Now 46 years old, Deidre is nearing the end of a seven-year sentence at the Gadsden Correctional Facility in Quincy, Fla., Deidre’s time at Gadsden has given her countless hours to reflect on the abuse and begin to heal.

After struggling with drug addiction, grand theft to support her habits and a laundry list of related charges that kept Deidre in and out of jail, an escape from a work release program in Pensacola finally landed her in prison.

She traces her self-destructive tendencies back to her childhood, a product of both the abuse and a lack of parental structure.

And though she succeeded at keeping her children away from her dad and free from abuse, the cycle destroyed their lives in other ways.

A mother at 16, Deidre said she had no idea how to be a parent, because she certainly hadn’t been taught by her own.

“I thought parenting was about playing,” she said. “I had no business being a mother, but I was one, and so we were just going to play. And that’s what we did.”

Deidre blames that absence of discipline for ultimately leading to the death of her son, Ricky, at just 20 years old. Driving while under the influence of drugs and alcohol, Ricky lost control of his vehicle and was killed instantly in a crash on April 16, 2007.

The loss was devastating for Deidre.

“His life was destroyed from that lack of knowing how to parent, which came from a destructive childhood,” she said. “So how many other children have to die like that who don’t even get abused, but because of generational abuse?”

An upward climb, a promising partnership

During her time at Gadsden, Deidre was able to dig deeper into the causes and effects of the destruction in her family. She entered therapy and began seeing patterns of self-sabotaging behaviors in both herself and her 25-year-old daughter, Miranda, who still struggles with drug addiction.

Being in a place where she could finally get help and truly talk about her abuse, Deidre began actively seeking ways to move on from her past and better herself as a result.

She’s encouraging other victims to do the same.

“You have to get out of that guilt and shame and move forward, and realize that you can do that,” Deidre said. “I think so many people are stuck in the guilt and shame that they don’t realize tomorrow’s another day, and you can just move forward. And even if you get stuck that day, you just wake up and try again the next day.”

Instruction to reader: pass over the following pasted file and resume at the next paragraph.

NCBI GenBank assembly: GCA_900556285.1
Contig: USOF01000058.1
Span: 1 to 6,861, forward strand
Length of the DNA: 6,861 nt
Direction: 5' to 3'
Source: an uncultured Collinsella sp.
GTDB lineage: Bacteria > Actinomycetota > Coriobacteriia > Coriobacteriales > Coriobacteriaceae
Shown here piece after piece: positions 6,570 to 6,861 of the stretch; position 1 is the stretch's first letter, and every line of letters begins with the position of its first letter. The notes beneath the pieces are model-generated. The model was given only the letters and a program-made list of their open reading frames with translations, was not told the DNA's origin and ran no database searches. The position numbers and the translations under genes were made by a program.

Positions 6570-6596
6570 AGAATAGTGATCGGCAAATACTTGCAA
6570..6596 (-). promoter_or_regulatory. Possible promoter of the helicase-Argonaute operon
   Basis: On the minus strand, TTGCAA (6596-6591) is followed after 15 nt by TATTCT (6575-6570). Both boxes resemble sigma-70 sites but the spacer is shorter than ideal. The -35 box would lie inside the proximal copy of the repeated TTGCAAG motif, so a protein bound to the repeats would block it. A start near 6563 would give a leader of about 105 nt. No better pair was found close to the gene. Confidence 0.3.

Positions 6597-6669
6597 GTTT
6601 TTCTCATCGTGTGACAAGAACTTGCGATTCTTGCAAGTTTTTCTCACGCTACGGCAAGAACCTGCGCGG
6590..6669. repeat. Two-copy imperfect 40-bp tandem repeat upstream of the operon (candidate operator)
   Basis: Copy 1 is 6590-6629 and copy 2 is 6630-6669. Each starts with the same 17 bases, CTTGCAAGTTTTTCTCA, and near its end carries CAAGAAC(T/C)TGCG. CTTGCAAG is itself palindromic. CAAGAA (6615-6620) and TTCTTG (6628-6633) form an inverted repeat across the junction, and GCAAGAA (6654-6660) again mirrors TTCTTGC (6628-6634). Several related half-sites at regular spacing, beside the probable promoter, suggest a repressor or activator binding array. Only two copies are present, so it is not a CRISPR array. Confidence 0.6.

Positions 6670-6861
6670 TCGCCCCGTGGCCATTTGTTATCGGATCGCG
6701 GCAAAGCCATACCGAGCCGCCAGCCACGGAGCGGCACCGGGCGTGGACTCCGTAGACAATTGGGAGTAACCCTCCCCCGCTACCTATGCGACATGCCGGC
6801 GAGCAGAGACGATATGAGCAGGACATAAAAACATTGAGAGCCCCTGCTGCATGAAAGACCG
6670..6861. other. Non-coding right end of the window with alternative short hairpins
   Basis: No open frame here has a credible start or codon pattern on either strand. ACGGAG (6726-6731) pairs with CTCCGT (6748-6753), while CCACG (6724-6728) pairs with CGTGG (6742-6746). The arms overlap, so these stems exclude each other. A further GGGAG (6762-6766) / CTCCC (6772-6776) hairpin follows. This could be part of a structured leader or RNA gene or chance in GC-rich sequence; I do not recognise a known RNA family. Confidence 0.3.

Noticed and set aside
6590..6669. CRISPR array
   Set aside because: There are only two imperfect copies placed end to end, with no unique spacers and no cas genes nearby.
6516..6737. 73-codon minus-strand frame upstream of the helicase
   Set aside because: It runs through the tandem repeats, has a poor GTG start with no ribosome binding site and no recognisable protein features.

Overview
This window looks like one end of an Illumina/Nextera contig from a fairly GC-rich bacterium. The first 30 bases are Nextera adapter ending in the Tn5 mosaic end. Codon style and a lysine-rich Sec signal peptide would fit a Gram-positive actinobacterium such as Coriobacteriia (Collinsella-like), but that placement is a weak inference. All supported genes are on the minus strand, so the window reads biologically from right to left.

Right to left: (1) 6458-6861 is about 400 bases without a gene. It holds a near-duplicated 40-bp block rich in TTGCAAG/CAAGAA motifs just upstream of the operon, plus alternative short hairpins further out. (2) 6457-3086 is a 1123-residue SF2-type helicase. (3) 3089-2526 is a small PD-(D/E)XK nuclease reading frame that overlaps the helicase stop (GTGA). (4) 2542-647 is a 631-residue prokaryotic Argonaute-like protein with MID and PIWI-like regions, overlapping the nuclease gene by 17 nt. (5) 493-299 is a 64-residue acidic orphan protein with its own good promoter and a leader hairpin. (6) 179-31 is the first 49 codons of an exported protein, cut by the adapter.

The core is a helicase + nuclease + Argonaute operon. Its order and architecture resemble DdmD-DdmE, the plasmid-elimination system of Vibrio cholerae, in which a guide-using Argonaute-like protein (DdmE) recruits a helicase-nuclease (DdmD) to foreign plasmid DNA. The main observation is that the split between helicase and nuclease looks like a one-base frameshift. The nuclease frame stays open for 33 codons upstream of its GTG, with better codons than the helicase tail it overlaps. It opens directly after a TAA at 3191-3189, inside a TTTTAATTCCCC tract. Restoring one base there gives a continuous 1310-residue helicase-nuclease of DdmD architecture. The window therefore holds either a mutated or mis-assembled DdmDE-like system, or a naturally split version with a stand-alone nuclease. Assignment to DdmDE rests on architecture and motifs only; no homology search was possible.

While struggling to cope with Ricky’s death, especially as the anniversary approached each year, Deidre found a much-needed distraction.

“Coming into that time, April 16… it can be very tragic and it can lead to triggers and self-sabotaging behaviors and start the cycle all over again,” Deidre said.

After reading an article about the Gulf Coast Kid’s House in Pensacola, a child advocacy center for victims of abuse, Deidre began writing staff members as she continued to seek answers about the cycles of neglect and abuse in her family.

The connection eventually led to an annual fundraiser in Ricky’s memory to support the Gulf Coast Kid’s House, which raised about $500 last year through requests mailed by Deidre.

But she has even bigger plans in mind.

Scheduled for release on Dec. 31, Deidre wants to further her education and continue advocating for child abuse awareness, perhaps even starting her own child advocacy group or nonprofit.

No matter what path she chooses, Deidre said her hope is to promote transparency about abuse and encourage others to share their stories and seek help.

“Just the secrecy of it is so detrimental, and you can’t move past something that you can’t even accept is going on…,” she said. “Because for so long, you think you’re sick and there’s something wrong with you, when you’re not sick — they are. You’re not the one with the problem — you’re the victim.”

Though she’s still “wildly imperfect,” Deidre plans to spend the rest of her life helping others in any way she can — and she intends to do it in a big way.

“Now that I’ve seen I can come out the other side of it, I plan to bring some other people with me,” she said.

PENSACOLA News Journal

Stopping The Spread Of Child Sex Abuse Images

This week, major US Internet firms have joined an effort to curb the spread of images depicting the sexual abuse of children.

Facebook, Google, Microsoft, Twitter and Yahoo have agreed to adopt a system to identify and block such images.

It’s based on a digital fingerprint, or hash, which analysts assign to images of child sex abuse.

This enables the participating websites to filter and block the content.